|| Livability 101: What Makes a Community Livable?
Communities, Land Use, Transportation
||communities, place, density, mixed-use
Minnesota Statewide, Outside Minnesota
|| This online publication shows what works for communities across the country, and offers useful rules of thumb for citizens, architects and other professionals working to make cities more livable.
Richly illustrated with photographs and drawings, the American Institute of Architecture produced this free on-line publication in December 2005 available at the web site below. It shows what works for communities across the country, and abstracts useful principles and rules of thumb for citizens, architects and other professionals working in cities.
In a packed 58 pages, this piece addresses physical design from the level of the park bench to that of a municipal region. Architects present smart, quality design that engenders economically, socially and environmentally successful places that people care for and love.
Sections of the publication address:
* A Sense of Place
* Mixed-Use Development
* Effective Planning for Regional Transportation
* Street-Savvy Design
* Physical Health and Community Design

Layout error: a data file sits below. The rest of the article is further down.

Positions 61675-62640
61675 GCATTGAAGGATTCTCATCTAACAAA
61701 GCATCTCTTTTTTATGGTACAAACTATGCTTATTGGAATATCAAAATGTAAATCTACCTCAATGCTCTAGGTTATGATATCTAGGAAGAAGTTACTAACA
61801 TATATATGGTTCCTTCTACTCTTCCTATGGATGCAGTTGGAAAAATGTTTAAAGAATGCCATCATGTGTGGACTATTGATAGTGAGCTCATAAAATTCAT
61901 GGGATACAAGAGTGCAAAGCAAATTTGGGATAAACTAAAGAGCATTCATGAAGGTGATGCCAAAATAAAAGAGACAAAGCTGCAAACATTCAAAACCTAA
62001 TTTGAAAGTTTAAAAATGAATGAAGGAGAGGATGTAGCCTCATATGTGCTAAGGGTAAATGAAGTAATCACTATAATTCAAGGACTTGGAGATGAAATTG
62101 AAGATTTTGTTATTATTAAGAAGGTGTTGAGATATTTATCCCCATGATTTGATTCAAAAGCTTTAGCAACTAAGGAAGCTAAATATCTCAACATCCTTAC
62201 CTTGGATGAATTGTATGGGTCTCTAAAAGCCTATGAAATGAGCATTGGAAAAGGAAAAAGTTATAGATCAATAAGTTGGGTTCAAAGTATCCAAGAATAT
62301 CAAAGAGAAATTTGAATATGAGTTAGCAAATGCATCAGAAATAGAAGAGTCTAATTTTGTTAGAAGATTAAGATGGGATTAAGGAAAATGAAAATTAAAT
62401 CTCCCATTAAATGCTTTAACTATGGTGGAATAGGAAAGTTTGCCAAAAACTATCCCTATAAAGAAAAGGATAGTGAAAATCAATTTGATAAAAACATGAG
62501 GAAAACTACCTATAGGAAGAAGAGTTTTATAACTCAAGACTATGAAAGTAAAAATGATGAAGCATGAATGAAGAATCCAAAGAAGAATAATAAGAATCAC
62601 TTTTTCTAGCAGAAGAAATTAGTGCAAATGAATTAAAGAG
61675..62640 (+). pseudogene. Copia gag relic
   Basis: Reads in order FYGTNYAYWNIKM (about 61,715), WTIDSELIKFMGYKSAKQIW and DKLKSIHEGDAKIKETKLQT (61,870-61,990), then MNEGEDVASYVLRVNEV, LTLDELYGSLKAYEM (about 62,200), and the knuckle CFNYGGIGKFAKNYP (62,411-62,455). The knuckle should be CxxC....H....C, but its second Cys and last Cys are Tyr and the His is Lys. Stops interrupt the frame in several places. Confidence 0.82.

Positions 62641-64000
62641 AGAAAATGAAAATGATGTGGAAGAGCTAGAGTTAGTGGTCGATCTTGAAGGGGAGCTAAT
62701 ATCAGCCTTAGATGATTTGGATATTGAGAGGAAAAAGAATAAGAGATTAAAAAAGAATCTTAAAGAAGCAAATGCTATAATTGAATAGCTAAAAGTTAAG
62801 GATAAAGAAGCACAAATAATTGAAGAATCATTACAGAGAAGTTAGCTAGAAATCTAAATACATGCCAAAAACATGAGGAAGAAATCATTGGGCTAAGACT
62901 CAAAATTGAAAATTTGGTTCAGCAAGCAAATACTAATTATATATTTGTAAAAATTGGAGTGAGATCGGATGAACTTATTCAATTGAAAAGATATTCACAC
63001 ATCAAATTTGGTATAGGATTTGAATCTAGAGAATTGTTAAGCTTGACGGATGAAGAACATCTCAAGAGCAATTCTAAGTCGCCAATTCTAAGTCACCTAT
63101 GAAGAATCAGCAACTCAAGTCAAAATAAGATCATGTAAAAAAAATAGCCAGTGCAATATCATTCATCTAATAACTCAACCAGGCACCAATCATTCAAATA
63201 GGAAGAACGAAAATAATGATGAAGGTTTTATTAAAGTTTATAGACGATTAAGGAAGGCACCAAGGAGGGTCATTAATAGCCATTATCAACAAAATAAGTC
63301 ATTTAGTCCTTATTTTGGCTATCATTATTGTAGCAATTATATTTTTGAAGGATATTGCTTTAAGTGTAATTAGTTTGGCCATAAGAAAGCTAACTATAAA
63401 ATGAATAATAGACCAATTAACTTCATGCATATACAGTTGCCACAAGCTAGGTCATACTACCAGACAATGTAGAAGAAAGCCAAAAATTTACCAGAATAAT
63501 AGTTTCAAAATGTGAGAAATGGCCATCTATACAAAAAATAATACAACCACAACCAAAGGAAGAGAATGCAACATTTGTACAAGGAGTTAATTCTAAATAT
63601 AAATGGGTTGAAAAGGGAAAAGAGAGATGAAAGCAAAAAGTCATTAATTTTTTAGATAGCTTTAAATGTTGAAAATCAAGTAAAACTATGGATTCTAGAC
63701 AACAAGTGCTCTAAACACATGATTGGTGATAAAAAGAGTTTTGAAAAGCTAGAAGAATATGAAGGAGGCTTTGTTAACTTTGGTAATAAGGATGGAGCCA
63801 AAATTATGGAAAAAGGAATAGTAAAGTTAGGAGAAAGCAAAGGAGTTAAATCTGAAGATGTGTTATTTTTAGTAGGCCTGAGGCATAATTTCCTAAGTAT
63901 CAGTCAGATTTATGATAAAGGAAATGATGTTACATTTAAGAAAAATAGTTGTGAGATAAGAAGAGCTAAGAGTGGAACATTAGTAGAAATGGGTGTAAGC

* Crime Prevention through Environmental Design (CPTED; see below)
* A Sustainable Approach to Neighborhood & Regional Development
AIA's 10 Principles for Livable Communities are presented in the final section:
- Design on a Human Scale
- Provide Choices (in housing, shopping, recreation, transportation, employment)
- Encourage Mixed-Use Development
- Preserve Urban Centers
- Vary Transportation Options
- Build Vibrant Public Spaces
- Create a Neighborhood Identity
- Protect Environmental Resources
- Conserve Landscapes
- Design Matters
CPTED results in a physical environment that positively influences human behavior: people who use the area regularly perceive it as safe, and would-be criminals see the area as a highly risky place to commit crime. A concept first proposed by the architect Oscar Newman in his 1972 book Defensible Space, CPTED is regularly used by planners and police.